Syria rebels launch major assault in long-divided Aleppo
BEIRUT - Opposition fighters launched a major assault on government-held districts of Syria's long-divided Aleppo on Monday, after the regime severed their only remaining supply route into the battleground city.
Once Syria's economic powerhouse, Aleppo has been ravaged by the war that began with anti-government protests in 2011 and has killed more than 280,000 people.
Several rounds of UN-brokered talks to end the conflict have failed, but the UN's special envoy said Monday that a "crucial moment" had been reached in an attempt to secure a political settlement.
In Rome to meet Italian Foreign Minister Paolo Gentiloni, Staffan de Mistura added that "between now and September we have a window" to reach a political transition and defeat jihadists.
Despite the diplomatic flurry, fighting has intensified in the northern city of Aleppo, divided between government forces in the west and rebels in the east since mid-2012.
Rebel groups launched an offensive at dawn on Monday to reopen the Castello Road, their last lifeline into the city, a correspondent said.
The Britain-based Syrian Observatory for Human Rights said 19 regime forces were killed Monday when rebels blew up a tunnel in the Old City.
Observatory chief Rami Abdel Rahman said "the opposition has not advanced because of the heavy aerial bombardment the regime is carrying out on the areas where fighting is underway."
Air raids on the rebel-held parts of Aleppo killed 13 civilians Monday, the Observatory said, most of them in the Bab al-Maqam neighbourhood near the front line.
A journalist saw rescue workers help a stocky, shirtless man out of the rubble in Bab al-Maqam, his face and thick beard caked in dust.
The unidentified man entered a field hospital and embraced the limp bodies of two young boys. "He was martyred. He's gone," he said crying over the body of one them.
Rebels fired a barrage of at least 300 shells into western Aleppo, killing nine civilians, the Observatory said.
Ahmed, a resident of government-controlled western area of the city, said his home in the Syriaq quarter was completely destroyed.
"The shells have rained down on the western neighbourhoods since 4:30 am," he said.
Residents lifted debris in the Syriaq quarter and helped neighbours gather their belongings so they could leave in search of shelter elsewhere.
Mahmud Abu Malak, a spokesman for the Nureddin al-Zanki rebel group, described fierce fighting.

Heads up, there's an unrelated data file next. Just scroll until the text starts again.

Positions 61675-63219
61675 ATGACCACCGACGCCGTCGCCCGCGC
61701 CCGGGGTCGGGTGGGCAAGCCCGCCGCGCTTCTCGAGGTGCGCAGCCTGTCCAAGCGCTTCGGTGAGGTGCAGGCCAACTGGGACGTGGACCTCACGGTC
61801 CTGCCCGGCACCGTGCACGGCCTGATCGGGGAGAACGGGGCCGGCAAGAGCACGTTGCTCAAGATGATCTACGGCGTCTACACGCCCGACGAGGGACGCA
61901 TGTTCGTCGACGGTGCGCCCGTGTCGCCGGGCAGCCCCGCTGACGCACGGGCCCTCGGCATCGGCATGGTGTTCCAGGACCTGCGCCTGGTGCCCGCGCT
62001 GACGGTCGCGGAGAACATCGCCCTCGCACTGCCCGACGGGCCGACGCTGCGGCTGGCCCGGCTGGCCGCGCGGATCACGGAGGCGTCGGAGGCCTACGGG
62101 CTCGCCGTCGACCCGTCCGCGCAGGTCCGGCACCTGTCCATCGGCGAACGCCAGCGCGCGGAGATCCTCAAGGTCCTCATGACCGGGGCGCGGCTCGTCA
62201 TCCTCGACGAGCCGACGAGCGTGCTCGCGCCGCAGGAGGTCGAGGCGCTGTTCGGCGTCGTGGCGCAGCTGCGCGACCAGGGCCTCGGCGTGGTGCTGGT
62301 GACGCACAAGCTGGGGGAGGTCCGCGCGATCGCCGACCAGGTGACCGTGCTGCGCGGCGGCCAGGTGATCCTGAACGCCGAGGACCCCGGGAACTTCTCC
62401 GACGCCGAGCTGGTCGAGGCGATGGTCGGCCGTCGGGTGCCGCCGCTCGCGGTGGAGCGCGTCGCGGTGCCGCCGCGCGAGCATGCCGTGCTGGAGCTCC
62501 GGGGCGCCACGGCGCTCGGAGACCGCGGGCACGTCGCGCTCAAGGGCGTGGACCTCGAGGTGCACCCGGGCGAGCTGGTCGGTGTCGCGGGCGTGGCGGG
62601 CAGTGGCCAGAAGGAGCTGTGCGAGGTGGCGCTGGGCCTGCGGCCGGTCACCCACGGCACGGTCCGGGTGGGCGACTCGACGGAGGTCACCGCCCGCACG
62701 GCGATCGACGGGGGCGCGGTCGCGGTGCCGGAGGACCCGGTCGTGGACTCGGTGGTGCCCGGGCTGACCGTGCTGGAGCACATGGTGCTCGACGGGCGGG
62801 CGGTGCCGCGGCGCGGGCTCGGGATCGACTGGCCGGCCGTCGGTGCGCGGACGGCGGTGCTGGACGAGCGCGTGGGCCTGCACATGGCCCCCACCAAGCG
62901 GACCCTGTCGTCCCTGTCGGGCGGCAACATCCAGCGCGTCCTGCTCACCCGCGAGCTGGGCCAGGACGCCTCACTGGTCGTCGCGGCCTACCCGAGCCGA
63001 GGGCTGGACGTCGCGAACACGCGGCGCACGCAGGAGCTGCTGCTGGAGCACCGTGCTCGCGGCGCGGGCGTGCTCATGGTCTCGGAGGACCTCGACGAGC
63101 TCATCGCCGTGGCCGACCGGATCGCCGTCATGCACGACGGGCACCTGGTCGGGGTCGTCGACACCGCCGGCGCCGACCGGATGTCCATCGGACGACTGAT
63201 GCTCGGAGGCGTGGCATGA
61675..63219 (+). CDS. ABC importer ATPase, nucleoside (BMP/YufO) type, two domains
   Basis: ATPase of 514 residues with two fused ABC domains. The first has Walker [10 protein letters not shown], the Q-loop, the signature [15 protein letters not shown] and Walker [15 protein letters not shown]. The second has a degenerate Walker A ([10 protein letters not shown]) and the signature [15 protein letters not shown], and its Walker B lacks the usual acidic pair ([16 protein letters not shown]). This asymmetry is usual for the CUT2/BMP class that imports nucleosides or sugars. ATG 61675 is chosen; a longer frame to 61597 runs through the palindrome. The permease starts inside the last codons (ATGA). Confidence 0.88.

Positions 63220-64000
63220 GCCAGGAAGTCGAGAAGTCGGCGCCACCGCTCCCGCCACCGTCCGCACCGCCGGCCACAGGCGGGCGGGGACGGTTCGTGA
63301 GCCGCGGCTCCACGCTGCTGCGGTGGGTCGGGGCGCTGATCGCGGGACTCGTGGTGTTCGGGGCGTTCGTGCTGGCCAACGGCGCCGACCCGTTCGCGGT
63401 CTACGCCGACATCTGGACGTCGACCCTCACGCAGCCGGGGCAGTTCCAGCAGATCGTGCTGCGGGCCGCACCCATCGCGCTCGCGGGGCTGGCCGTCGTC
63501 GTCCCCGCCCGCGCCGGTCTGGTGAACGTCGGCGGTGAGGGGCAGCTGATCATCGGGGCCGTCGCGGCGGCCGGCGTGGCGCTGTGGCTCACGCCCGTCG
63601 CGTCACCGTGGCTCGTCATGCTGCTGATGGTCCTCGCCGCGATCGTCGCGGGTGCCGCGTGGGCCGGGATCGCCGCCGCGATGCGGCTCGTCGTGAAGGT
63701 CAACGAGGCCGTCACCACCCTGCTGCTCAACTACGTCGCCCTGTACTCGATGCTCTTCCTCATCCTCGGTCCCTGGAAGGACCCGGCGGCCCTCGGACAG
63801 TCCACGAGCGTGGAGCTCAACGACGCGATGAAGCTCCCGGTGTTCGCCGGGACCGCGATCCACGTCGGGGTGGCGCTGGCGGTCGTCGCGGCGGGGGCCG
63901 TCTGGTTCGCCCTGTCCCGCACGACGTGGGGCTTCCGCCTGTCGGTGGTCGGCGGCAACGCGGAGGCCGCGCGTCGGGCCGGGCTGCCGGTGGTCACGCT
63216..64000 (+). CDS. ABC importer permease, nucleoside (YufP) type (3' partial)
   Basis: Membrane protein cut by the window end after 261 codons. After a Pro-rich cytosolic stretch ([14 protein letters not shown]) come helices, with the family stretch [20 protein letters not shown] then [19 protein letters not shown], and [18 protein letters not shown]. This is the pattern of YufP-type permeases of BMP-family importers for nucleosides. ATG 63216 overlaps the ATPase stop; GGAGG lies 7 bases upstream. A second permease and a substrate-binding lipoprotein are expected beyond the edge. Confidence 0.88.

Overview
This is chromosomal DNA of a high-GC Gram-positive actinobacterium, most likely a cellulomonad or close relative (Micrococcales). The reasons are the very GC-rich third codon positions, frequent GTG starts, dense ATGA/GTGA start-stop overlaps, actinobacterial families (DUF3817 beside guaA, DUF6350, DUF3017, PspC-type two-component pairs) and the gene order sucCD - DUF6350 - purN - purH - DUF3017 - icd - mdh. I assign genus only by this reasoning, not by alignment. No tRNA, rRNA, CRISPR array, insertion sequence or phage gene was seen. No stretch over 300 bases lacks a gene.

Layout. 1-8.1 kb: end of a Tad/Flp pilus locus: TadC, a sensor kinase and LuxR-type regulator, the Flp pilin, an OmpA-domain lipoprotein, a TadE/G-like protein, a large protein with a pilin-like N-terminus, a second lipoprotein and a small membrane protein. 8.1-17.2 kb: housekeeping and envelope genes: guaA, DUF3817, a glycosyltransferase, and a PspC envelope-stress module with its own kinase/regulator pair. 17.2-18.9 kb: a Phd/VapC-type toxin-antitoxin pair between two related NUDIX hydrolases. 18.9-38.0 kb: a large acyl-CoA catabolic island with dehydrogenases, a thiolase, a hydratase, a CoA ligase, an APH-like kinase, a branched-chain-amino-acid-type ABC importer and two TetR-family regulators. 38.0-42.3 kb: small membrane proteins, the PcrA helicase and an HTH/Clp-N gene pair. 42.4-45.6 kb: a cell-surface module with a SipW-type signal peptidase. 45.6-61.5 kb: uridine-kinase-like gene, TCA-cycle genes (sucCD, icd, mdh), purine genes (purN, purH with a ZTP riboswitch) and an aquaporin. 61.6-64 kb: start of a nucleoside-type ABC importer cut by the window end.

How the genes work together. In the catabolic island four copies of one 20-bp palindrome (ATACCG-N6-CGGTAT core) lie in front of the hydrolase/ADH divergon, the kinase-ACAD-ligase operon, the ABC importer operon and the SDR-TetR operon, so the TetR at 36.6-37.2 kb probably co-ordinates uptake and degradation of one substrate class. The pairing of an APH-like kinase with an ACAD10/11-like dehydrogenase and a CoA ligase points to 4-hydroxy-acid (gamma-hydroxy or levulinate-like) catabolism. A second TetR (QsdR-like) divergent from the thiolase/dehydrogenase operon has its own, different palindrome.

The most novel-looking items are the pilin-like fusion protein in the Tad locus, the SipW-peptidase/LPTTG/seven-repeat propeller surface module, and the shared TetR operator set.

"All kinds of heavy artillery and machineguns are being used in the assault, which is intended to ease the pressure on the Mallah and Handarat fronts," he said, referring to areas near the rebel supply route into Aleppo.
The Castello Road route was effectively severed on Thursday when government forces seized a hilltop within firing range.
The advance leaves the opposition-held east of the city cut off, and raises the prospect of total siege.
On Sunday, at least 29 opposition fighters were killed when rebels launched a fruitless assault to push government forces back from the road and reopen the route.
The violence comes despite a nationwide truce declared by the government last Wednesday, to mark the Muslim holiday of Eid al-Fitr.
The ceasefire has produced little respite in fighting, but was extended for another 72 hours on Saturday.
In nearby Idlib province, 17 people including two children were killed in air strikes, the Observatory said.
The monitor said it was unclear if the strikes were carried out by regime or Russian war planes.
The severing of the Castello Road has already created shortages of food and fuel in the east of Aleppo, with local market stalls sparsely stocked.
"There are very few vegetables today because the Castello Road is closed," said Abu Mohamed, a vendor in the Bustan al-Qasr neighbourhood.
"This eggplant and zucchini is grown here inside Aleppo," he said, pointing to his meagre stock.
"If we hadn't planted eggplant and zucchini inside the city, we wouldn't have had any vegetables at all."
Residents also described searching in vain for fuel, whether for vehicles or home use.
The UN says nearly 600,000 Syrians live in besieged areas, most surrounded by government forces, although rebels also use the method.